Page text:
With 160 million Americans acquiring health insurance through an employer-sponsored plan, job creators clearly play a critical role in the nation's health care system. As a result, employers know all too well the difficult challenge of expanding access to affordable health care.
To help control the cost of offering insurance, employers have traditionally maintained a great deal of flexibility over the design of the health care benefits they provide. This has led to some tough decisions, especially during times when a business is struggling to make ends meet. However, preserving an employer's ability to navigate a complex health care market, even during an uncertain economic environment, has served us well for decades.
Many employers have found consumer-directed health care as one way to better manage costs on behalf of workers. One particularly popular choice is to pair a high deductible health plan with a health savings account. This allows individuals to guard against the cost of catastrophic medical treatment while also setting aside a portion of their pretax income to pay for future medical expenses.
Demand for consumer-directed health plans is on the rise. For example, America's Health Insurance Plans reports an estimated 13.5 million individuals had a health savings account last January, compared to just 3.2 million in 2006. The popularity of health reimbursement accounts and flexible spending accounts among workers is also growing, and employers have shown their support as well. According to the Kaiser Family Foundation, nearly 70 percent of employees with a workplace-sponsored health savings account received employer contributions.
Consumer-directed health plans offer commonsense options to help millions of individuals secure a benefit plan that meets their health care needs at an affordable price. Unfortunately, recent policy changes threaten the success of these important plans.
President Obama's 2010 health care law placed an arbitrary cap on contributions to flexible spending accounts, severely limiting the annual amount workers are allowed to save. The law also prohibited the use of flexible spending accounts and health savings accounts when purchasing over-the-counter medications, forcing individuals to spend more time and money visiting their doctor to obtain prescriptions.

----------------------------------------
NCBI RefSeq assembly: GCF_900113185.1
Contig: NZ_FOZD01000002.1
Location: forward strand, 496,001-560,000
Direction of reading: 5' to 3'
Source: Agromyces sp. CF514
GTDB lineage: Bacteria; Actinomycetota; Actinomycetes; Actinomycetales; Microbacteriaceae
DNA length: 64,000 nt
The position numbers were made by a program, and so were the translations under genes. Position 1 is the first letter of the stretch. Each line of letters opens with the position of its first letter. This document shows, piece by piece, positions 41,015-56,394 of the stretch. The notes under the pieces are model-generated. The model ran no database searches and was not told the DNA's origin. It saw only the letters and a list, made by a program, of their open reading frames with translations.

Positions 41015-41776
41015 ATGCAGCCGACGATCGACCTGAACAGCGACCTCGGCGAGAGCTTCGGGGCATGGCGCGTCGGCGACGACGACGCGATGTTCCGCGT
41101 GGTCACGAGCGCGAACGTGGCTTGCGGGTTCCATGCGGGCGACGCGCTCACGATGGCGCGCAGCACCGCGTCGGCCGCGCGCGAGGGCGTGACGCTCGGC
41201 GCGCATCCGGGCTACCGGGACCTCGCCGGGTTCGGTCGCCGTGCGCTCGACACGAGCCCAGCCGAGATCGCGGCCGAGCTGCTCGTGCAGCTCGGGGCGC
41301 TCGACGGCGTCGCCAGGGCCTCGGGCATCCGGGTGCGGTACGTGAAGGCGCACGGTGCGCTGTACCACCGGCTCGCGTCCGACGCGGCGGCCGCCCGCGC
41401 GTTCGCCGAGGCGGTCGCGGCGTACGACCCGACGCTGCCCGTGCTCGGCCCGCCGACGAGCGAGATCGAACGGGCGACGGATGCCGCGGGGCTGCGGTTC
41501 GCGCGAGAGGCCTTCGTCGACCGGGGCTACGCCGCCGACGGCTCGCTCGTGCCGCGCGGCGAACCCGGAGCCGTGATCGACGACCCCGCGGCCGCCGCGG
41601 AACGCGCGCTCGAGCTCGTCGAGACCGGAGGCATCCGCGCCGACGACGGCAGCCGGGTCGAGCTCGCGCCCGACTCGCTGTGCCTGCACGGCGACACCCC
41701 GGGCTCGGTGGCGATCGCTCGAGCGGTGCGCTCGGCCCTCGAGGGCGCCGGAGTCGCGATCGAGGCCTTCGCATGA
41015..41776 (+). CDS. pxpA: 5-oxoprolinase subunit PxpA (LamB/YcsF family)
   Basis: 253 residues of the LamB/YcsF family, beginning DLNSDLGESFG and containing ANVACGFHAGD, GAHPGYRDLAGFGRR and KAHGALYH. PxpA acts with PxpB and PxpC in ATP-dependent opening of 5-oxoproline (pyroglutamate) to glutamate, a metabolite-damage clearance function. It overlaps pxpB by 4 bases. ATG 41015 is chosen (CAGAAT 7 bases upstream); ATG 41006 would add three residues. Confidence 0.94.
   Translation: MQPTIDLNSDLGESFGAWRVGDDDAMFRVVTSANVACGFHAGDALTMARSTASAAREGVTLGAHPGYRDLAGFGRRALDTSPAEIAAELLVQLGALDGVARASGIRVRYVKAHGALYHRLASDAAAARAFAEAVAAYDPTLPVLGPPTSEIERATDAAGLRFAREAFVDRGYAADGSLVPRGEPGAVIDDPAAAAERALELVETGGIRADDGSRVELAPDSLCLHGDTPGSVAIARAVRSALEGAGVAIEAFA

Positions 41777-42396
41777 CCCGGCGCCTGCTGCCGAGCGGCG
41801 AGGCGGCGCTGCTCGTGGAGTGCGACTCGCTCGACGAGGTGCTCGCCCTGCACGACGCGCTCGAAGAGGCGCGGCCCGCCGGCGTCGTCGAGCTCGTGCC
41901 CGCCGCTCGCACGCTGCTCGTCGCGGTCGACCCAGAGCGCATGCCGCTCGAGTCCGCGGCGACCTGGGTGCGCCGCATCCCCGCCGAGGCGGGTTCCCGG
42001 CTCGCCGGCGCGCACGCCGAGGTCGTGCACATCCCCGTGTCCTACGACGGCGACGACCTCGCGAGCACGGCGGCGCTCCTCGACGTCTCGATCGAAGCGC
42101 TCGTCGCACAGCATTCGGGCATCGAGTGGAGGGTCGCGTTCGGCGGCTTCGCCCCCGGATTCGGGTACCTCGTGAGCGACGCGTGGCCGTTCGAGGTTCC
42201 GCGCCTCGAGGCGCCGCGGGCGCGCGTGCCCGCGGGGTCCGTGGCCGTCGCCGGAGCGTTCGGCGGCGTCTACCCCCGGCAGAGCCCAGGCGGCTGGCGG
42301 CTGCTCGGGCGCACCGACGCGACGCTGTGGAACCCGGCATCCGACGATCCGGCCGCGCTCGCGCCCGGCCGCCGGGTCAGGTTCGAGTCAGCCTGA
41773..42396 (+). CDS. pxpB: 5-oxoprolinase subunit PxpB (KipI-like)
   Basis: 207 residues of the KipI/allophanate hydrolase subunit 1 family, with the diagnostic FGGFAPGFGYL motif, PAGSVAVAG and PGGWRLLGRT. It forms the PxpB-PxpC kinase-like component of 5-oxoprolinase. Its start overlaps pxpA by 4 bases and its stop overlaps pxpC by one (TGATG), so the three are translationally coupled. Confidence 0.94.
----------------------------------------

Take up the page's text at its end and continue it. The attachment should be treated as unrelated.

Additionally, a bulletin released by the administration suggests government bureaucrats are crafting an unusual accounting scheme that will severely undervalue the contribution workers and employers make to a health savings account, which may actually discourage employers from offering this benefit in the future.
I am pleased the Ways and Means Committee is considering legislation today that will help roll back a number of these harmful policies, reflecting a commitment by this Congress to dismantle the job-destroying health care law. However, even though more than 12,000 pages of rules and regulations have been written, there are still many unanswered questions surrounding the law that make it virtually impossible for any employer -- large or small -- to plan for the future.
We still don't know how the administration will ultimately define an "essential health benefit." Up to now, the administration has operated in the regulatory shadows and outside the formal rulemaking process, delivering uncertainty instead of the facts on its regulatory proposal.
We still don't know why the administration chose not to fulfill the intent of the law's grandfather provision, choosing instead to raise regulatory roadblocks that will significantly alter the health care of millions of Americans.
And we don't know what small businesses will do now that a highly touted tax credit has proven to be a failure. A Government Accountability Office study reveals the small business tax credit has helped few employers, thanks in part to its costly administrative burden. As the Associated Press reports, the tax credit "has turned out to be a disappointment."
Forcing the nation into a costly, government-run health care scheme is perhaps the greatest obstacle to more affordable care. The American people deserve every opportunity to pursue new initiatives that will lower health care costs. We should empower individuals and employers to create a health care plan that best fits the needs of their families and workplaces. Unfortunately, the 2010 health care law stands in their way.
As members of Congress, we have a responsibility to examine federal policies and hear directly from those who live with the consequences. I am pleased we have a number of employers who will share their thoughts on health care costs, as well as various experts to help inform the subcommittee of the technical aspects of the policies we will address today. I look forward to our discussion.